Abstract: The relations between salinity and mineral nutrition of horticultural crops are extremely complex and a complete understanding of the intricate interactions involved would require the input from a multidisciplinary team of scientists. This review addresses the nutrient elements individually and we emphasise research directed towards the organ, whole-plant and field level. We have attempted to synthesise the literature and reconcile results from experiments conducted in a variety of conditions such as soil and solution cultures, those using mixed and single-salt (only NaCl) compositions, and those conducted over short (days) and long periods (months) of time. Crop performance may be adversely affected by salinity-induced nutritional disorders. These disorders may result from the effect of salinity on nutrient availability, competitive uptake, transport or partitioning within the plant. For example, salinity reduces phosphate uptake and accumulation in crops grown in soils primarily by reducing phosphate availability but in solution cultures ion imbalances may primarily result from competitive interactions. Salinity dominated by Na+ salts not only reduces Ca2+ availability but reduces Ca2+ transport and mobility to growing regions of the plant, which affects the quality of both vegetative and reproductive organs. Salinity can directly affect nutrient uptake, such as Na+ reducing K+ uptake or by Cl- reducing NO3/- uptake. Salinity can also cause a combination of complex interactions that affect plant metabolism, susceptibility to injury or internal nutrient requirement. Despite a large number of studies that demonstrate that salinity reduces nutrient uptake and accumulation or affects nutrient partitioning within the plant, little evidence exists that adding nutrients at levels above those considered optimal in non-saline environments, improves crop yield. Nutrient additions, on the other hand, have been more successful in improving crop quality such as the correction of Na-induced Ca2+ deficiencies by supplemental calcium. Nutrient additions may also reduce the incidences of injury as has been observed in the reduction of Cl-toxicity symptoms in certain tree crops by nitrate applications. It is reasonable to believe that numerous salinity-nutrient interactions occur simultaneously but whether they ultimately affect crop yield or quality depends upon the salinity level and composition of salts, the crop species, the nutrient in question and a number of environmental factors.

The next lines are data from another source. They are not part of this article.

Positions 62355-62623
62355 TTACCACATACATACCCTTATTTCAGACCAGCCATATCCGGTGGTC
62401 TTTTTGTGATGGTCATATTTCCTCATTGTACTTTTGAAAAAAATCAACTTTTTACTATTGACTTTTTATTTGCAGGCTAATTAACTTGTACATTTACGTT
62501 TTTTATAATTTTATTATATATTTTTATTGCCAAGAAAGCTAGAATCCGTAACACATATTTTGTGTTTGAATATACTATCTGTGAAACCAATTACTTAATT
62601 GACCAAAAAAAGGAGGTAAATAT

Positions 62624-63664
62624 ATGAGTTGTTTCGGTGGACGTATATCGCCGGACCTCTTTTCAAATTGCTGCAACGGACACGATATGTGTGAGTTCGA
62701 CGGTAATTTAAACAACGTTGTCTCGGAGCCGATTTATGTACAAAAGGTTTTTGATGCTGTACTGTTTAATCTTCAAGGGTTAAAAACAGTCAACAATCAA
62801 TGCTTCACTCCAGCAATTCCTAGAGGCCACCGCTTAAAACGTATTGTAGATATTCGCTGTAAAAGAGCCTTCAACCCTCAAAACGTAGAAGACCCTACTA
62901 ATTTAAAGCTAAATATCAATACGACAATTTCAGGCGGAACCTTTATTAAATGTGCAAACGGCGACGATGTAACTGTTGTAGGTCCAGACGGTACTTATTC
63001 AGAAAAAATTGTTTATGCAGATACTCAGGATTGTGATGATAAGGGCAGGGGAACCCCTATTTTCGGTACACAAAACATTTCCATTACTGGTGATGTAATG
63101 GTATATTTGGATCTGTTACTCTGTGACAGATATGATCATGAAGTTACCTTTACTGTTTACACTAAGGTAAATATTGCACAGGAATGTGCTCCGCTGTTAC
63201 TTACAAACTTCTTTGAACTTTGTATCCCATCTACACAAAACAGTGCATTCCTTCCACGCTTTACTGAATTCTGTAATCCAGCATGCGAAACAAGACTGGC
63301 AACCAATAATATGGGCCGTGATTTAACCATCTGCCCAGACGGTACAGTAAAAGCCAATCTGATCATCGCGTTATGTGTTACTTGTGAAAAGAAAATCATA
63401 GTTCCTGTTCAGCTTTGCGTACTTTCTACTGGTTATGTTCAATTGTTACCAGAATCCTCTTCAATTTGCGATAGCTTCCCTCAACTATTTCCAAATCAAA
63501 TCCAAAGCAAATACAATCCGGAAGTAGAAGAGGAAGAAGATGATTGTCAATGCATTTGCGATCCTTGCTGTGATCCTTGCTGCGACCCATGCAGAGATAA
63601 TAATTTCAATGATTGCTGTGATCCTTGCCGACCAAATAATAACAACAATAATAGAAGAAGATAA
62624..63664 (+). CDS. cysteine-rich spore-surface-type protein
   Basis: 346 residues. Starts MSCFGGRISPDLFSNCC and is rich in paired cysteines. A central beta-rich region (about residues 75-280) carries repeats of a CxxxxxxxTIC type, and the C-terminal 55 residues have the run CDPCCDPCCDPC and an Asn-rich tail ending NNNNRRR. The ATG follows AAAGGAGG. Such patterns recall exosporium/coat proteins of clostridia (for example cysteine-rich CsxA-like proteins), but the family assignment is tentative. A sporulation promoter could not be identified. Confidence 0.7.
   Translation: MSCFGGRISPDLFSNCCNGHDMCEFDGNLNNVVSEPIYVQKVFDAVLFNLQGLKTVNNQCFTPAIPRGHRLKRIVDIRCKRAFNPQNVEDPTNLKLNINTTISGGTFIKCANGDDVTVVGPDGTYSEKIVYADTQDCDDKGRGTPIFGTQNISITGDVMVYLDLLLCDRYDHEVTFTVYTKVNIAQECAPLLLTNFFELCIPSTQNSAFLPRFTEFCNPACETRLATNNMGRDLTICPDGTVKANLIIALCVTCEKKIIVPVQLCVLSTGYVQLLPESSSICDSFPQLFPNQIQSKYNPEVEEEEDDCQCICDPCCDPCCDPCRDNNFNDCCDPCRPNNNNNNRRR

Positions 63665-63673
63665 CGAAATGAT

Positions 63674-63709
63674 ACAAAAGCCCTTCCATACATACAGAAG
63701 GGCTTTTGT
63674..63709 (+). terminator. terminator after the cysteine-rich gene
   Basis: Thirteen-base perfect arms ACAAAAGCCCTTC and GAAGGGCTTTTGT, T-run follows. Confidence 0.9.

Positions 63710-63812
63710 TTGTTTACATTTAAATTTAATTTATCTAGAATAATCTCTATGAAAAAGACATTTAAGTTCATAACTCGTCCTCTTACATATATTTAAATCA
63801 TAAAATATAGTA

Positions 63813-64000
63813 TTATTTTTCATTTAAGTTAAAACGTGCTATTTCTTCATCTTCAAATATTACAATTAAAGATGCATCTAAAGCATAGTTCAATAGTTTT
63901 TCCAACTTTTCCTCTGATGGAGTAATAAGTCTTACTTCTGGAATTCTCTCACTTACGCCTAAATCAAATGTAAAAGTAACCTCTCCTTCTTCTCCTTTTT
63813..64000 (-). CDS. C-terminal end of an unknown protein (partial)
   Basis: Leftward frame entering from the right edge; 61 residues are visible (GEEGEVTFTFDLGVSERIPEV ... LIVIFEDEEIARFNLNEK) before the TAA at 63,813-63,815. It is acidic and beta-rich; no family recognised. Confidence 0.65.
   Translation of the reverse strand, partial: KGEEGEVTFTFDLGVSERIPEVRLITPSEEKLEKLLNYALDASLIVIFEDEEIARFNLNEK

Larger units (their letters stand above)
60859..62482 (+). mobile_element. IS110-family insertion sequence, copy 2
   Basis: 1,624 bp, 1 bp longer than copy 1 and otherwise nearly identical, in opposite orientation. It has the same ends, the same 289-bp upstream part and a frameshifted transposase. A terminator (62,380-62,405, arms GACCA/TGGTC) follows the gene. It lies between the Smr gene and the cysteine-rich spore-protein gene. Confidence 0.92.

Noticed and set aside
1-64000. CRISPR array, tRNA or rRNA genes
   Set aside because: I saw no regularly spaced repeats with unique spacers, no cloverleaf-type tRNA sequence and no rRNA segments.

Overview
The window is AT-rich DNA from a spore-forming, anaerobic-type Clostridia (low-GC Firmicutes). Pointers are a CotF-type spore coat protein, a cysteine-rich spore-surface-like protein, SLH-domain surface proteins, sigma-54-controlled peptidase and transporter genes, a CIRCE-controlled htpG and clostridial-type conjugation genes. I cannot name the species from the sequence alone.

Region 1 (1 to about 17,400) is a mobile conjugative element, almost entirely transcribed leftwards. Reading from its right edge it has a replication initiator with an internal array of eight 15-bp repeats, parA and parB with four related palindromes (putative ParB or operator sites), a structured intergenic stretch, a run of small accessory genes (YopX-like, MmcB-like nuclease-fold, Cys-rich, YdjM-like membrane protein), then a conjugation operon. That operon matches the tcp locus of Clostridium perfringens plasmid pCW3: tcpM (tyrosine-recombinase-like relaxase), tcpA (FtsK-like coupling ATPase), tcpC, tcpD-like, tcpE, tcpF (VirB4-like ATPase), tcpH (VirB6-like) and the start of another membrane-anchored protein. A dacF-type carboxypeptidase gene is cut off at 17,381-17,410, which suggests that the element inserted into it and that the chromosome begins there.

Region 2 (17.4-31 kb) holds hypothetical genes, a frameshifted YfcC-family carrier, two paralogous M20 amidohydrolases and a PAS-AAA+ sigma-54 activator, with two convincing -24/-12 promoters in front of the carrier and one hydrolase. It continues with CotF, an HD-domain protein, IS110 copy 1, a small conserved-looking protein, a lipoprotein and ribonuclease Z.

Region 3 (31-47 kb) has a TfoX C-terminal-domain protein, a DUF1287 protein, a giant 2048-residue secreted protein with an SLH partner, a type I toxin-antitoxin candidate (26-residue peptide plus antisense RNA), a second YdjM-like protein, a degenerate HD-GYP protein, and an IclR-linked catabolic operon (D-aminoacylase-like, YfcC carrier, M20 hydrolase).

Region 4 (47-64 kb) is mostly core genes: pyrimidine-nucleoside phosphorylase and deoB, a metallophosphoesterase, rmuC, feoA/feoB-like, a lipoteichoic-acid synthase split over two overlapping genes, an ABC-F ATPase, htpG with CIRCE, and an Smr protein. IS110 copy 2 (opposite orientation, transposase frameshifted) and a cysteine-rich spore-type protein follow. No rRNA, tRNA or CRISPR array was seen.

30 Nov 2015-Scientia Horticulturae